When a shot or take is recorded requiring more than the file size limit of a medium, a file-based camcorder starts another file, and continues recording the shot to that file without interruption. This is referred to as clip spanning because the shot spans more than one file or clip. Similarly, a file-based camcorder sometimes spans a shot across clips on different cards or disks, if the camcorder has more than one card or disk loaded. It records the shot until it runs out of room on the first medium, then starts a new file on the next medium with available space, and continues recording the shot to it. Although a single shot or take can be recorded to a group of multiple spanned clips, it is designed to be treated as a single clip.

              For P2 and XDCAM EX, Premiere Pro imports all of the spanned clips within a single shot or take as a single clip. It will import all the clips within a shot on a card when you select any one of them, provided none of the spanned clips is missing and the relevant XML is present. When one or more spanned clips are missing from a shot, Premiere Pro will import one or more of them depending on where the missing clips fall within the shot.

              To import a group of spanned clips, select one of them to import all of them. If you select more than one spanned clip, you will import duplicates of the whole group of spanned clips as duplicate clips in the Project panel.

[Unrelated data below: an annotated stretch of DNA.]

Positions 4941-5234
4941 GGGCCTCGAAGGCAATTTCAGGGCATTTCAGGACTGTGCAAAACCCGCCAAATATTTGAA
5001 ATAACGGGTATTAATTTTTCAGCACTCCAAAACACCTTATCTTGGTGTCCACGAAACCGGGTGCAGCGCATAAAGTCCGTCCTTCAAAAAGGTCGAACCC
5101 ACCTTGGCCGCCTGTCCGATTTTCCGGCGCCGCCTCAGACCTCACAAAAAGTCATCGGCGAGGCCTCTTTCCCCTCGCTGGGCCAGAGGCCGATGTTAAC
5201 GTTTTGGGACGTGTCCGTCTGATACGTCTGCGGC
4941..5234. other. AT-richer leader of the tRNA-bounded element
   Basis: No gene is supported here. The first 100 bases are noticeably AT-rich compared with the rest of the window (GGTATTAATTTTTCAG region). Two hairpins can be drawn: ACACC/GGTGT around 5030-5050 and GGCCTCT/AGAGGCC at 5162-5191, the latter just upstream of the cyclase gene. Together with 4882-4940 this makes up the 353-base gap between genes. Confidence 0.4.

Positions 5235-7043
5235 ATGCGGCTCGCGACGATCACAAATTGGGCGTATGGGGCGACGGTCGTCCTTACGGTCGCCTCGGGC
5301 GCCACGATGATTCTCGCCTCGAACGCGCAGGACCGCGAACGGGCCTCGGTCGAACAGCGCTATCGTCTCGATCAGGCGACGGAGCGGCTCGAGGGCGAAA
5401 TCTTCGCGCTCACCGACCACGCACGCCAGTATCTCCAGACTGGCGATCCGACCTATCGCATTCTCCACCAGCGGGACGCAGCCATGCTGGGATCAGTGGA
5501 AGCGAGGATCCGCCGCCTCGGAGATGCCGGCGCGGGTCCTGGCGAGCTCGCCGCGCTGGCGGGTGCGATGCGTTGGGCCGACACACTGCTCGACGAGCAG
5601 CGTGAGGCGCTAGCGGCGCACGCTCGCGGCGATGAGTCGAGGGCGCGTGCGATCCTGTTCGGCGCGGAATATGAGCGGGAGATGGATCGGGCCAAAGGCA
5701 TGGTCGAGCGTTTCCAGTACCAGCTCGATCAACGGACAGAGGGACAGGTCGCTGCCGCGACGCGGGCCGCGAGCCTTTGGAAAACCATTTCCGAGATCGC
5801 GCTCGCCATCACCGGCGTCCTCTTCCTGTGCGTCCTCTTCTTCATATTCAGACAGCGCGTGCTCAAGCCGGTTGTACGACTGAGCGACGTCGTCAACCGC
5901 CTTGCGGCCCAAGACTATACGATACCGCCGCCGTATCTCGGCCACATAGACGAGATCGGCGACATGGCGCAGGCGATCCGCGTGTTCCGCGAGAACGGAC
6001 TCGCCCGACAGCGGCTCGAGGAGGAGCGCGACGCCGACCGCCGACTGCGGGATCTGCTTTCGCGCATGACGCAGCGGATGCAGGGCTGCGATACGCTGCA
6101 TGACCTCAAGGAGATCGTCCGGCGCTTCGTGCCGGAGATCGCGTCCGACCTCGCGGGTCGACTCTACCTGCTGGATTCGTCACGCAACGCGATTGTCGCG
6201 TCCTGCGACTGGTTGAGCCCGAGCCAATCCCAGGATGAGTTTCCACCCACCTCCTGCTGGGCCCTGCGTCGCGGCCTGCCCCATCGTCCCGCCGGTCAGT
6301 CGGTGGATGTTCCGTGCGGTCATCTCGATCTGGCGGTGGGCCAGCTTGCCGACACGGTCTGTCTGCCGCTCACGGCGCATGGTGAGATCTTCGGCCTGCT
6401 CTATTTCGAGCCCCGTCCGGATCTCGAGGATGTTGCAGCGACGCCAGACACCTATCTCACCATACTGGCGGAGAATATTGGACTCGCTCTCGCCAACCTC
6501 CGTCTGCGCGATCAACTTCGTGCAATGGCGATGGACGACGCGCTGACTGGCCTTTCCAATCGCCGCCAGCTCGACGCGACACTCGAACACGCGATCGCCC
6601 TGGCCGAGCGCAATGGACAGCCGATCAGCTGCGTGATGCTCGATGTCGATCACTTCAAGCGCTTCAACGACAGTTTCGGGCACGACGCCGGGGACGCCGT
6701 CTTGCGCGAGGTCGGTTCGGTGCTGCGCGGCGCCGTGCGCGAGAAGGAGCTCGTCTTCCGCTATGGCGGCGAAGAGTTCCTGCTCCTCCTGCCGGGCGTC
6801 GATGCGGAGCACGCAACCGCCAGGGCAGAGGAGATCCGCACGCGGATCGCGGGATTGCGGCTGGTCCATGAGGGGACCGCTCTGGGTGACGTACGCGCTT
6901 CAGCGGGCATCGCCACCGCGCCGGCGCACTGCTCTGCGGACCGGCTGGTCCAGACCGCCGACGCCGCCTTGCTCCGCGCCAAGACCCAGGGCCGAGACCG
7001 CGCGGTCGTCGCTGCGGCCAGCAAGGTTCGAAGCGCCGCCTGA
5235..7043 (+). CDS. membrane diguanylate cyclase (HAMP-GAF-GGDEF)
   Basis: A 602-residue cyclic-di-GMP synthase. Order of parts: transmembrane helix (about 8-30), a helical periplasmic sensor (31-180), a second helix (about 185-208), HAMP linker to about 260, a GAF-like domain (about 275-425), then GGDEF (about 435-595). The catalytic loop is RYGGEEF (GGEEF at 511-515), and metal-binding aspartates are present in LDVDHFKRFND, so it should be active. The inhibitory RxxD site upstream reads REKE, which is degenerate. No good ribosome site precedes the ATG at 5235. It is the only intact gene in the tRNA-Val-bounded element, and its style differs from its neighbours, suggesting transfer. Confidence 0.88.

If the group of spanned clips itself spans two P2 or XDCAM EX cards, copy the full directory trees from them both to same-level folders on the hard disk before importing. For P2 media only, you can alternatively import clips spanning two P2 cards if both cards are simultaneously mounted to your computer.


              • 4. Re: Ultra Key and synch sound issue.
                shooternz Level 6

                Hey mate.


                Thanx for all the info, appreciated,  but I have been working intensively and sucsessfully with P2 footage for a long time.


                This issue is really unique in my experience and I need to take a look at a number  of factors.


                I am hoping someone maybe able to test and confirm ( or deny)  it .



                • 5. Re: Ultra Key and synch sound issue.
                  Colin Brougham Level 6



                  What flavor of 720p are you referring to: native or over-60? What frame rate are these clips? I don't have PAL footage to test, but would be happy to try to replicate with NTSC clips if you can give a little more detail on the nature of the footage you're using.


                  FWIW, I've been working on a project that (finished) is over half-an-hour, and is comprised almost solely of DVCPROHD 1080/24p recorded into OnLocation, keyed with Ultra, powered by MPE. I've had numerous other issues with MPE, but no synch issues that I've discovered. Apples to oranges, maybe, but at least it might point toward the 720p variety being the troublemaker.

                  • 6. Re: Ultra Key and synch sound issue.
                    shooternz Level 6

                    The footage is 720pN  (PAL)  Colin


                    The clips are absolutely in synch without the Ultra Key.  Only other effect is Fill Left on the audio track


                    I will spend a bit of time with it today after putting out another small "fire" in another project.


                    Looks like a day of troubleshooting stuff ahead of a night shoot tonight. 

                    • 7. Re: Ultra Key and synch sound issue.
                      Level 4

                      Hopefully when you get done in the morning you'll be driving opposite the rush hour traffic....so you can get home fast, eat a huge open roast beef sandiwich with mashed potatoes and gravy, and go right to bed !